"Slovenia in particular hopes that the solution will be found this month," Slovenian Prime Minister Janez Jansa said after talks with his Swedish counterpart Fredrik Reinfeldt, referring to the EU summit in June.
Reinfeldt also voiced the hope that agreement will be reached in June, the final month of the German six-month EU presidency, reported the Slovenian news agency STA.
The EU constitution needs the backing of all 27 EU nations for it to be ratified, but French and Dutch voters rejected it two years ago in referendums. Since taking office last month, French President Nicolas Sarkozy has been advocating to replace the draft EU constitution with his scaled-down treaty in order to end the current institutional deadlock.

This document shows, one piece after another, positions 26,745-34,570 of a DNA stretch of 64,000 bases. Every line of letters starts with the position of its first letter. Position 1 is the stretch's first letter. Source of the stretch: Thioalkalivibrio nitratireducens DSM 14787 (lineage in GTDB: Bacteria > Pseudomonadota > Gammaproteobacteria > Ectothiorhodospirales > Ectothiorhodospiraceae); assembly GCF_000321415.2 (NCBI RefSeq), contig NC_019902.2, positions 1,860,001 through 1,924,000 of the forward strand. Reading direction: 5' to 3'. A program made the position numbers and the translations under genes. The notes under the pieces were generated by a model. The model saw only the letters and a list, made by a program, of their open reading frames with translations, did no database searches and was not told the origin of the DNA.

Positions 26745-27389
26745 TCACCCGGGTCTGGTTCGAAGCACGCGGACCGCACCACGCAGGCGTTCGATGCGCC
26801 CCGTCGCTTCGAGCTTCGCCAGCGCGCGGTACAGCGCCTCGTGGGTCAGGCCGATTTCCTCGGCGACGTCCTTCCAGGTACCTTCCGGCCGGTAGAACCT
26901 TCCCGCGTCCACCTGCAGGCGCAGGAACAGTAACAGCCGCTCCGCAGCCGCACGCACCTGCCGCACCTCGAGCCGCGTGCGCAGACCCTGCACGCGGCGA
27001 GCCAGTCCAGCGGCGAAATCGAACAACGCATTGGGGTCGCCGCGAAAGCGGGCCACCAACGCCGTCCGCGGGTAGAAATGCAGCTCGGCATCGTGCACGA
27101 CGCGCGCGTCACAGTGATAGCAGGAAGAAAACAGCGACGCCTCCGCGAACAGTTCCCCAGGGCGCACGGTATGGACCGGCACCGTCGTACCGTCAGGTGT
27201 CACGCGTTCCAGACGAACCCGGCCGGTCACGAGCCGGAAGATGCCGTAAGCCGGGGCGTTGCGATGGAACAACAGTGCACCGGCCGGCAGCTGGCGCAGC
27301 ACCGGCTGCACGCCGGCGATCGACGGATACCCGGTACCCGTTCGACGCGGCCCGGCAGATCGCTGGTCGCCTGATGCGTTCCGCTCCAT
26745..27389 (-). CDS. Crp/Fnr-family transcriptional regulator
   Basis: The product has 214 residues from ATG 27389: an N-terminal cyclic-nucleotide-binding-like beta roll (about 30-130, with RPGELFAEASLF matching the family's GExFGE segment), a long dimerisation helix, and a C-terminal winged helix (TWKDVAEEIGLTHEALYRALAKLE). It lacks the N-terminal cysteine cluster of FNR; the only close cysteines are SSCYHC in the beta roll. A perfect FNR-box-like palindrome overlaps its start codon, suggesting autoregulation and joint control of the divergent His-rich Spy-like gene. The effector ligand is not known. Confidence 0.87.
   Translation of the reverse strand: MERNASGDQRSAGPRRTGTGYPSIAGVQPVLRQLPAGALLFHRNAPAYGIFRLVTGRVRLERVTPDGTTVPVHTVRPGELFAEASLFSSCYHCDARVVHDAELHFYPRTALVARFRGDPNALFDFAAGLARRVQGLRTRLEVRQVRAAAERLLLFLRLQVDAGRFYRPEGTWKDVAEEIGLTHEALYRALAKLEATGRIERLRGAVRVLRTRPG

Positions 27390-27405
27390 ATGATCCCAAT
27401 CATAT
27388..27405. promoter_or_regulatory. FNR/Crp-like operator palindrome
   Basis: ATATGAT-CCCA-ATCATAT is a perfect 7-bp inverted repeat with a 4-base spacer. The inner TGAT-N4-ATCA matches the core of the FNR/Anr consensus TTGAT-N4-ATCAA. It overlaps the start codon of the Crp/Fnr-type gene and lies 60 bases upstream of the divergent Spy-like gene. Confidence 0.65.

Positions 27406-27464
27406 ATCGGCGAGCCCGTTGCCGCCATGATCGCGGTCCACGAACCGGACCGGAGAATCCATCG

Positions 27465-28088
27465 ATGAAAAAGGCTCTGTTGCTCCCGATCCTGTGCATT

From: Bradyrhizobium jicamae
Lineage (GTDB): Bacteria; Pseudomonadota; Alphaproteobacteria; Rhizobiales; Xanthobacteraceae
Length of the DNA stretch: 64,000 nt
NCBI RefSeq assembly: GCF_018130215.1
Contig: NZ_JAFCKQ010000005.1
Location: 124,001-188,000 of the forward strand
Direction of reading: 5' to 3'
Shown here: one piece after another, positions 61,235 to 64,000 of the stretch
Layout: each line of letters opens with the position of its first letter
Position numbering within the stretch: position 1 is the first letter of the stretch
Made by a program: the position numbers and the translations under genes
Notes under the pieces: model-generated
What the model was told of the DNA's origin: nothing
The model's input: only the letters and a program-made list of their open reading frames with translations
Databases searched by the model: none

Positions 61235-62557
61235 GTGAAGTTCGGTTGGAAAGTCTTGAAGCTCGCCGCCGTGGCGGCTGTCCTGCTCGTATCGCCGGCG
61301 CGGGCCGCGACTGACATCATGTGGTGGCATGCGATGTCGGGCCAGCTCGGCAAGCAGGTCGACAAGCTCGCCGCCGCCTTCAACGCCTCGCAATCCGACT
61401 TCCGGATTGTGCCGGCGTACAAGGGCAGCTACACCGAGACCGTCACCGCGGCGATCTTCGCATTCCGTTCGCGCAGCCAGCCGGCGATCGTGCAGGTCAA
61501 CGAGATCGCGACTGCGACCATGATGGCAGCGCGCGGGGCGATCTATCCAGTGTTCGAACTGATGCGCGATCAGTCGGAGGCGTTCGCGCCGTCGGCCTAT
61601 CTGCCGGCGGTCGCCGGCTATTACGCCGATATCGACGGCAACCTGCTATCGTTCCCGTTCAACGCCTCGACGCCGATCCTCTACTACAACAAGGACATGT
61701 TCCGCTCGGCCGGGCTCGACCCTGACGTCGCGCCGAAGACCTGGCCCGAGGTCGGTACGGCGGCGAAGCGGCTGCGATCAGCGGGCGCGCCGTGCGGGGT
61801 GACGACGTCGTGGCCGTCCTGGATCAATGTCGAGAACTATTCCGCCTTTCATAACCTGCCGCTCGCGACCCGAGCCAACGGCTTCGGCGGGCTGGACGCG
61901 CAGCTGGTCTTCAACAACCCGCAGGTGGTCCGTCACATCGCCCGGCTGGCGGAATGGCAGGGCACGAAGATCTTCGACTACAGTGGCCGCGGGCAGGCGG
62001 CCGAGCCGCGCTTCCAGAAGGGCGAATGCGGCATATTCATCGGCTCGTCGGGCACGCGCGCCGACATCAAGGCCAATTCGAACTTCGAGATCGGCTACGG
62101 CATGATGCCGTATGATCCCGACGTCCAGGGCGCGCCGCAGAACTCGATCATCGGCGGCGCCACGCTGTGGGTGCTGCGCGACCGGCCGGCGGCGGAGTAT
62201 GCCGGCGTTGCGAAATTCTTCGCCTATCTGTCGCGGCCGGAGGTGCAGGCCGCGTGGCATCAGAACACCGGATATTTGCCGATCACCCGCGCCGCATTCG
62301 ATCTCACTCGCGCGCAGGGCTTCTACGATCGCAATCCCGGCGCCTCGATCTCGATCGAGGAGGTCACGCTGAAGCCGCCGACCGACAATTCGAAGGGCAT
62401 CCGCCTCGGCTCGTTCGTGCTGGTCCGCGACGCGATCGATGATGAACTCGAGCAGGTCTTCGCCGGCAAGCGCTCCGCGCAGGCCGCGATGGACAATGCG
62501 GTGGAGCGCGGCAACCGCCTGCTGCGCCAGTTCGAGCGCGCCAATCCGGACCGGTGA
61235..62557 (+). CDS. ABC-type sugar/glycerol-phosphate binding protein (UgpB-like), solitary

Even though Sweden has not ratified the treaty as Slovenia has done, the document has been signed and it enjoys strong support in parliament, Reinfeldt said.
He said Sweden supports the German EU presidency in its efforts to downsize the treaty and take away provisions that make people feel that a "super-state" is being created.
However, it wants to preserve the essence of the existing treaty, as downsizing does not mean Sweden supports the idea of a "mini treaty" that is advocated by France, said Reinfeldt.
Slovenia, which takes over the EU presidency in the first half of 2008, is seeking to preserve as much of the treaty as possible.
Jansa said the government did not wish the issue to be on the agenda during Slovenia's presidency, as "that would make this challenge even more formidable."